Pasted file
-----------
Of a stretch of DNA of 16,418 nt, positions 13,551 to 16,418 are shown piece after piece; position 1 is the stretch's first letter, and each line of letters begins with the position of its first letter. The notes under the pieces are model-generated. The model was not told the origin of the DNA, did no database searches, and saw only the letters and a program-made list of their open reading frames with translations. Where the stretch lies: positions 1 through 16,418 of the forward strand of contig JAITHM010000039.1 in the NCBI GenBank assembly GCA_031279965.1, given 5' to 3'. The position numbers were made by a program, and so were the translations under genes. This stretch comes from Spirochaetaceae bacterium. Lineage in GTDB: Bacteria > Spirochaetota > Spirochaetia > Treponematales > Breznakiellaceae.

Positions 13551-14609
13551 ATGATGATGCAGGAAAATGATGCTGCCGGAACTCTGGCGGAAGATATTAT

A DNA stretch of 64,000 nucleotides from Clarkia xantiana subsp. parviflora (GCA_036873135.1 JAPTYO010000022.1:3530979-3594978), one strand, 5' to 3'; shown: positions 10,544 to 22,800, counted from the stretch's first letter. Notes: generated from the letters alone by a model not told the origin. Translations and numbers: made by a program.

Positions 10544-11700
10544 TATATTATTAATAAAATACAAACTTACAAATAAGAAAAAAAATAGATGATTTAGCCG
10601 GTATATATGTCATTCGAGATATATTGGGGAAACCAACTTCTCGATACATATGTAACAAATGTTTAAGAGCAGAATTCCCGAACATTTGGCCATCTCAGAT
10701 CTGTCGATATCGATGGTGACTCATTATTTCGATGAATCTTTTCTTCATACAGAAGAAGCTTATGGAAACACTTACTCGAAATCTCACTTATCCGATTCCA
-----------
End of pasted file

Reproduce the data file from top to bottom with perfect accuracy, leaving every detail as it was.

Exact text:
Of a stretch of DNA of 16,418 nt, positions 13,551 to 16,418 are shown piece after piece; position 1 is the stretch's first letter, and each line of letters begins with the position of its first letter. The notes under the pieces are model-generated. The model was not told the origin of the DNA, did no database searches, and saw only the letters and a program-made list of their open reading frames with translations. Where the stretch lies: positions 1 through 16,418 of the forward strand of contig JAITHM010000039.1 in the NCBI GenBank assembly GCA_031279965.1, given 5' to 3'. The position numbers were made by a program, and so were the translations under genes. This stretch comes from Spirochaetaceae bacterium. Lineage in GTDB: Bacteria > Spirochaetota > Spirochaetia > Treponematales > Breznakiellaceae.

Positions 13551-14609
13551 ATGATGATGCAGGAAAATGATGCTGCCGGAACTCTGGCGGAAGATATTAT

A DNA stretch of 64,000 nucleotides from Clarkia xantiana subsp. parviflora (GCA_036873135.1 JAPTYO010000022.1:3530979-3594978), one strand, 5' to 3'; shown: positions 10,544 to 22,800, counted from the stretch's first letter. Notes: generated from the letters alone by a model not told the origin. Translations and numbers: made by a program.

Positions 10544-11700
10544 TATATTATTAATAAAATACAAACTTACAAATAAGAAAAAAAATAGATGATTTAGCCG
10601 GTATATATGTCATTCGAGATATATTGGGGAAACCAACTTCTCGATACATATGTAACAAATGTTTAAGAGCAGAATTCCCGAACATTTGGCCATCTCAGAT
10701 CTGTCGATATCGATGGTGACTCATTATTTCGATGAATCTTTTCTTCATACAGAAGAAGCTTATGGAAACACTTACTCGAAATCTCACTTATCCGATTCCA